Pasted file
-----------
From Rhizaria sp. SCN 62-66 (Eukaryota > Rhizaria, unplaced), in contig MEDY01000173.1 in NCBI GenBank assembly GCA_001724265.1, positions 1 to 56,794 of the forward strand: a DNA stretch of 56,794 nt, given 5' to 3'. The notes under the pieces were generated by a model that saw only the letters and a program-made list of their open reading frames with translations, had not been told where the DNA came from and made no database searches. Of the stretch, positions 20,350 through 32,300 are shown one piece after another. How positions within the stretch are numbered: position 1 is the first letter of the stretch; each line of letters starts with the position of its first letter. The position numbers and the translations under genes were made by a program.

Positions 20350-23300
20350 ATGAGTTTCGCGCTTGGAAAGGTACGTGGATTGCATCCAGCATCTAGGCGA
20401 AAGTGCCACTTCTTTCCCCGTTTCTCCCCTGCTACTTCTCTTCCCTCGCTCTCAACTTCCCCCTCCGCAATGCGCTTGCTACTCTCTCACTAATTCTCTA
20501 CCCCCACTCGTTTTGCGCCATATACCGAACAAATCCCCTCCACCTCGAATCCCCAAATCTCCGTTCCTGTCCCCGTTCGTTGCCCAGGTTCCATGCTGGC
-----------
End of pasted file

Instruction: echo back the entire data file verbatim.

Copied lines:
From Rhizaria sp. SCN 62-66 (Eukaryota > Rhizaria, unplaced), in contig MEDY01000173.1 in NCBI GenBank assembly GCA_001724265.1, positions 1 to 56,794 of the forward strand: a DNA stretch of 56,794 nt, given 5' to 3'. The notes under the pieces were generated by a model that saw only the letters and a program-made list of their open reading frames with translations, had not been told where the DNA came from and made no database searches. Of the stretch, positions 20,350 through 32,300 are shown one piece after another. How positions within the stretch are numbered: position 1 is the first letter of the stretch; each line of letters starts with the position of its first letter. The position numbers and the translations under genes were made by a program.

Positions 20350-23300
20350 ATGAGTTTCGCGCTTGGAAAGGTACGTGGATTGCATCCAGCATCTAGGCGA
20401 AAGTGCCACTTCTTTCCCCGTTTCTCCCCTGCTACTTCTCTTCCCTCGCTCTCAACTTCCCCCTCCGCAATGCGCTTGCTACTCTCTCACTAATTCTCTA
20501 CCCCCACTCGTTTTGCGCCATATACCGAACAAATCCCCTCCACCTCGAATCCCCAAATCTCCGTTCCTGTCCCCGTTCGTTGCCCAGGTTCCATGCTGGC